Sealing Leaky Pits: One Small Doable Action at a Time

bangladesh-pits “Many families in the community did not have latrines, and among those who had a functional latrine, most of those had leaching cracks in the pits. When the outreach staff explained to us the diagram of feces transmission and said having cracks in the pits is similar to defecating in the open, we all agreed to mend the pits.” She adds, “I have three daughters and if mending this crack brings good health and growth to them, why would I not do that?”

Zannat Begum has lived in Khaspara village, one of WASHplus’s rural intervention communities, since she was married 15 years ago. Her husband is a fisherman and spends most of his time away from home like the majority of the men in the neighborhood. At part of its planning process, WASHplus conducted a community situation analysis in Khaspara and identified several poor sanitation practices.

Most of the latrines in the area traditionally drained into canals or ponds to avoid the need for cleaning/desludging by hand, but this practice contaminates open water sources. Since the analysis, this practice has started to change.

Zannat and her neighbors learned about the risk of diarrhea due to leaching latrines during a mother’s group session and is now the proud owner of a newly rehabilitated latrine. Many other leaky pits in the community have been sealed to prevent feces from contaminating open water.

One of Zannat’s neighbors was unable to buy rings and slabs for her latrine and instead built a robust structure out of bamboo, wood, and plastic sacks. Although the latrine does not meet all the criteria of an improved facility, this “small doable action” approach has stopped the practice of open defecation.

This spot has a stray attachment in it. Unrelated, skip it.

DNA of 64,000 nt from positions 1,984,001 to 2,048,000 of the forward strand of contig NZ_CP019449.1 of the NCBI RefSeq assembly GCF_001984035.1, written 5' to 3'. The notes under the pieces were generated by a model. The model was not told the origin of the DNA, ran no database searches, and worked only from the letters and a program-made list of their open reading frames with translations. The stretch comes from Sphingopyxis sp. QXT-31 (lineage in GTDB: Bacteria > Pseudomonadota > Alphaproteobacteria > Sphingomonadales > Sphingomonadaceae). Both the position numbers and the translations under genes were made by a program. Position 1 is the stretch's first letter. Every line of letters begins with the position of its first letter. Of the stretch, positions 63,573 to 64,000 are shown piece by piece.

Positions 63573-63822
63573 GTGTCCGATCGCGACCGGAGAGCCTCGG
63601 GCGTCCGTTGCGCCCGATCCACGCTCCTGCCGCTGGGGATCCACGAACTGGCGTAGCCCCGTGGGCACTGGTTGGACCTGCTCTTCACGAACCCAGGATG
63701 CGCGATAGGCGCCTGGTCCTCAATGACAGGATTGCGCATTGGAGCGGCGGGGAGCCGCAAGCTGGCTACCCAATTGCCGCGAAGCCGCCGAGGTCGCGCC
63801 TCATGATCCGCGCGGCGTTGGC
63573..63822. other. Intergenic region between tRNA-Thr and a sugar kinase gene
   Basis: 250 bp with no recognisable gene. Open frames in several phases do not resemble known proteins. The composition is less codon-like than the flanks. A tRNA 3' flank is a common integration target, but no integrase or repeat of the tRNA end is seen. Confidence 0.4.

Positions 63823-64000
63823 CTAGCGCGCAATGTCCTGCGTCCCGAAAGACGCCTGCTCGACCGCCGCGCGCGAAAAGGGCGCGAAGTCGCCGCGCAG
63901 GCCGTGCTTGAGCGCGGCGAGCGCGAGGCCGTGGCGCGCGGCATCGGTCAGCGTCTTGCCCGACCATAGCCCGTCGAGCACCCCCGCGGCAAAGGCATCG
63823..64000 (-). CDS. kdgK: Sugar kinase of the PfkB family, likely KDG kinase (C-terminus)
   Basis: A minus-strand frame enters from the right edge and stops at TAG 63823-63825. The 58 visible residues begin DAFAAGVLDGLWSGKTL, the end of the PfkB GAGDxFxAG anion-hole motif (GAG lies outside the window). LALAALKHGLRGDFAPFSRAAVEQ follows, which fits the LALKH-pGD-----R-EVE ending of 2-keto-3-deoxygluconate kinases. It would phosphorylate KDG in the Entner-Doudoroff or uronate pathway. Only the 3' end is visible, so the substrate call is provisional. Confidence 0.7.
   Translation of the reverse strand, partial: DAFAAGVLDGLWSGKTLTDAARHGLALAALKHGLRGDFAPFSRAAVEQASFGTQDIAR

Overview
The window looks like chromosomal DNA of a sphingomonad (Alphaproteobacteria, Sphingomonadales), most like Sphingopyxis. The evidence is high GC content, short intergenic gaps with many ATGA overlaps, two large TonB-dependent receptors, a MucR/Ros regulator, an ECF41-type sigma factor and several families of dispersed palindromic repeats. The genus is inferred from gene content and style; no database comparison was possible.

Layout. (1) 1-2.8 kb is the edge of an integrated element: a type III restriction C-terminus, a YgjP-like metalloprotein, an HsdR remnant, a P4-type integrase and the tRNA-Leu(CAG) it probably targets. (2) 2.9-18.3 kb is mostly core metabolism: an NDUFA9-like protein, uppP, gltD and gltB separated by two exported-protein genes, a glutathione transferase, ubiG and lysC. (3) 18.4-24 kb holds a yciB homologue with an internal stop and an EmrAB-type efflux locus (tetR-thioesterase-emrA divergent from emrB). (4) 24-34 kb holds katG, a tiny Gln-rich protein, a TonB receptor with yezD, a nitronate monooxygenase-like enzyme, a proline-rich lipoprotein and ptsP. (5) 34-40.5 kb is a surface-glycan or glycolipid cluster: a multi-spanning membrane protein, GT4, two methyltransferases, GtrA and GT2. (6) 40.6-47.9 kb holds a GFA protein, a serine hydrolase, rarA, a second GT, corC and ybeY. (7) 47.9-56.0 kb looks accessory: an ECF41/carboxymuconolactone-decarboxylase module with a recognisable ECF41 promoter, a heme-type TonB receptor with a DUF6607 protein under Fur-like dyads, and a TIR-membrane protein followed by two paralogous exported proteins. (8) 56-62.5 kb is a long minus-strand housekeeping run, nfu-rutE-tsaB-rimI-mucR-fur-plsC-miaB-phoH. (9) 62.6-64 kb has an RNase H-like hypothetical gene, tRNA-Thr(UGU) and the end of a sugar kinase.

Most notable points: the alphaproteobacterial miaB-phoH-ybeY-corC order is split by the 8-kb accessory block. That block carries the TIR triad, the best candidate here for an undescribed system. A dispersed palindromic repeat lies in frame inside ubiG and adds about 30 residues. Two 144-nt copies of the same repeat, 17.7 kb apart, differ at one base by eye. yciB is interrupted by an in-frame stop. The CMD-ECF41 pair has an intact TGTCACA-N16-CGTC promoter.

Zannat says, “Many families in the community did not have latrines, and among those who had a functional latrine, most of those had leaching cracks in the pits. When the outreach staff explained to us the diagram of feces transmission and said having cracks in the pits is similar to defecating in the open, we all agreed to mend the pits.” She adds, “I have three daughters and if mending this crack brings good health and growth to them, why would I not do that?”

This is one example of how WASHplus and its local implementing partner WaterAid are working in targeted, hard-to-reach, marginalized communities in Bangladesh to improve sanitation status not only by promoting fixed point defecation but also by gradually moving households up the sanitation ladder toward more hygienic feces management.

Photo credit: Mustafa Kamal Sikder

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